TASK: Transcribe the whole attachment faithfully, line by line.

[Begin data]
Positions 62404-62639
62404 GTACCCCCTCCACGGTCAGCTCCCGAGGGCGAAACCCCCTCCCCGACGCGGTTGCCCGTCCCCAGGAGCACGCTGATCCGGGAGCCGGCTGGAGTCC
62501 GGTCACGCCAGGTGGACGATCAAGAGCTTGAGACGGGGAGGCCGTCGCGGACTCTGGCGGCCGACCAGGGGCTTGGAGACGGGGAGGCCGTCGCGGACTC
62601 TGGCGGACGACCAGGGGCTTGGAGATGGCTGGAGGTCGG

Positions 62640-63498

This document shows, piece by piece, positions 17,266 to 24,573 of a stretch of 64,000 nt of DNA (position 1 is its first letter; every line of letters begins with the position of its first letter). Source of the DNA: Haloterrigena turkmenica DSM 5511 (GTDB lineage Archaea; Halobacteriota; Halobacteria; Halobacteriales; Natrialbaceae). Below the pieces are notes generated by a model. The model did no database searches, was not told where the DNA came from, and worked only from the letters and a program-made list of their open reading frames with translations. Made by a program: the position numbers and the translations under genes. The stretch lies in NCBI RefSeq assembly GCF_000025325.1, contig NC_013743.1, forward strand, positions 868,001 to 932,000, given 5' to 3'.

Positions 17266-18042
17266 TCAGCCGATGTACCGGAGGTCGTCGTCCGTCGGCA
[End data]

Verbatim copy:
Positions 62404-62639
62404 GTACCCCCTCCACGGTCAGCTCCCGAGGGCGAAACCCCCTCCCCGACGCGGTTGCCCGTCCCCAGGAGCACGCTGATCCGGGAGCCGGCTGGAGTCC
62501 GGTCACGCCAGGTGGACGATCAAGAGCTTGAGACGGGGAGGCCGTCGCGGACTCTGGCGGCCGACCAGGGGCTTGGAGACGGGGAGGCCGTCGCGGACTC
62601 TGGCGGACGACCAGGGGCTTGGAGATGGCTGGAGGTCGG

Positions 62640-63498

This document shows, piece by piece, positions 17,266 to 24,573 of a stretch of 64,000 nt of DNA (position 1 is its first letter; every line of letters begins with the position of its first letter). Source of the DNA: Haloterrigena turkmenica DSM 5511 (GTDB lineage Archaea; Halobacteriota; Halobacteria; Halobacteriales; Natrialbaceae). Below the pieces are notes generated by a model. The model did no database searches, was not told where the DNA came from, and worked only from the letters and a program-made list of their open reading frames with translations. Made by a program: the position numbers and the translations under genes. The stretch lies in NCBI RefSeq assembly GCF_000025325.1, contig NC_013743.1, forward strand, positions 868,001 to 932,000, given 5' to 3'.

Positions 17266-18042
17266 TCAGCCGATGTACCGGAGGTCGTCGTCCGTCGGCA